Today we are celebrating the Solemnity of Pentecost, an ancient Jewish feast on which the Covenant that God made with his People on Mount Sinai (cf. Exodus 19) was commemorated. It also became a Christian feast because of what happened on that day 50 days after Jesus' Pasch. We read in the Acts of the Apostles that the disciples were praying all together in the Upper Room when the Holy Spirit descended upon them powerfully, as wind and as fire. They then began to proclaim in many tongues the Good News of Christ's Resurrection (cf. 2: 1-4). This was the "Baptism of the Holy Spirit" which had been foretold by John the Baptist: "I baptize you with water", he said to the crowds, "but he who is coming after me is mightier than I... he will baptize you with the Holy Spirit and with fire" (Matthew 3: 11). In fact, Jesus' entire mission aimed at giving the Spirit of God to men and women and at baptizing them in his regenerative "bath". This was brought about with his glorification (cf. John 7: 39), that is, through his death and Resurrection: then the Spirit of God was poured out in superabundance, like a cascade capable of purifying every heart, extinguishing the fire of evil and kindling the flame of divine love in the world.
The Acts of the Apostles present Pentecost as the fulfilment of this promise and hence as the culmination of Jesus' entire mission. After his Resurrection, he himself ordered the disciples to stay in Jerusalem, because, he said, "before many days you shall be baptized with the Holy Spirit" (Acts 1: 5); and he added: "You shall receive power when the Holy Spirit has come upon you; and you shall be my witnesses in Jerusalem and in all Judea and Samaria and to the end of the earth" (Acts 1: 8). Thus Pentecost is in a special way the Baptism of the Church which carries out her universal mission starting from the roads of Jerusalem with the miraculous preaching in humanity's different tongues. In this Baptism of the Holy Spirit the personal and community dimension, the "I" of the disciple and the "we" of the Church, are inseparable. The Holy Spirit consecrates the person and at the same time makes him or her a living member of the Mystical Body of Christ, sharing in the mission of witnessing to his love. And this takes place through the Sacraments of Christian initiation: Baptism and Confirmation. In my Message for the next World Youth Day 2008, I have proposed to the young people that they rediscover the Holy Spirit's presence in their lives and thus the importance of these Sacraments. Today I would like to extend the invitation to all: let us rediscover, dear brothers and sisters, the beauty of being baptized in the Holy Spirit; let us recover awareness of our Baptism and our Confirmation, ever timely sources of grace.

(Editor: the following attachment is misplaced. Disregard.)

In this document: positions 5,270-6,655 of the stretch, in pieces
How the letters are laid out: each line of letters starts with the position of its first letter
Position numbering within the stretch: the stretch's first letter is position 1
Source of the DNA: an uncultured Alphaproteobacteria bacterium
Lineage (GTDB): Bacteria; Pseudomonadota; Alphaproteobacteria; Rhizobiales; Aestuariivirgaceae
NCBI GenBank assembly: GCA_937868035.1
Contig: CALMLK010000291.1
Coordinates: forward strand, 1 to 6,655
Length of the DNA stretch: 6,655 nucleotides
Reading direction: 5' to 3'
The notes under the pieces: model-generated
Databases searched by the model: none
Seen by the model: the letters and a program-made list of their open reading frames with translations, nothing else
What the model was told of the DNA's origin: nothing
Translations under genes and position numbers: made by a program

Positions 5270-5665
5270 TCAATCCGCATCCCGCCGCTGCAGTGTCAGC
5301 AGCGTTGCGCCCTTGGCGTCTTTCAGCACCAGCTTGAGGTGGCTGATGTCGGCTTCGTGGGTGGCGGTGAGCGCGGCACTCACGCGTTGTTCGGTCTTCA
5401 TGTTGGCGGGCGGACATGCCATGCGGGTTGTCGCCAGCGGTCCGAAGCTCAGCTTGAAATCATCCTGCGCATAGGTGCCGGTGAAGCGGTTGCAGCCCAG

Let us ask the Virgin Mary to obtain also today a renewed Pentecost for the Church that will imbue in all, and especially in the young, the joy of living and witnessing to the Gospel.
After the Regina Cæli:
In the past few days I have been deeply concerned about the situation in Lebanon where the stalling of the political initiative was followed by verbal violence and then armed conflicts, with numerous dead and injured. Even if in these last hours the tension has relaxed, I consider it only right today to urge the Lebanese to abandon every logic of aggressive opposition that would bring their beloved Country towards the point of no return.
Dialogue, mutual understanding and the search for reasonable compromise are the only way that can restore to Lebanon its institutions and to the population the security necessary for a dignified daily life full of hope for the future.
Through the intercession of Our Lady of Lebanon may Lebanon be able to respond courageously to its vocation to be for the Middle East and for the whole world the sign of the real possibility of peaceful and constructive coexistence among human beings. The various communities of which it is comprised, as the Post-Synodal Apostolic Exhortation Une Espérance Nouvelle pour le Liban recalls, are at the same time, "A treasure, an originality and a problem. But all its inhabitants must share the common task of making Lebanon live" (cf. n. 1). With Mary, the Virgin in prayer at Pentecost, let us ask the Almighty for an abundant outpouring of the Holy Spirit, the spirit of unity and harmony, to inspire thoughts of peace and reconciliation in everyone.
I offer a warm welcome to the English-speaking visitors gathered for this Regina Caeli prayer, including the group from Magdalen College in the United States. On this Pentecost Sunday let us pray for a fresh outpouring of the Holy Spirit upon the Church. May the Spirit's gifts of life and holiness confirm us in our witness to the Risen Lord and fill our hearts with fervent hope in his promises! Upon all of you I cordially invoke the Holy Spirit's gifts of wisdom, joy and peace. God bless you!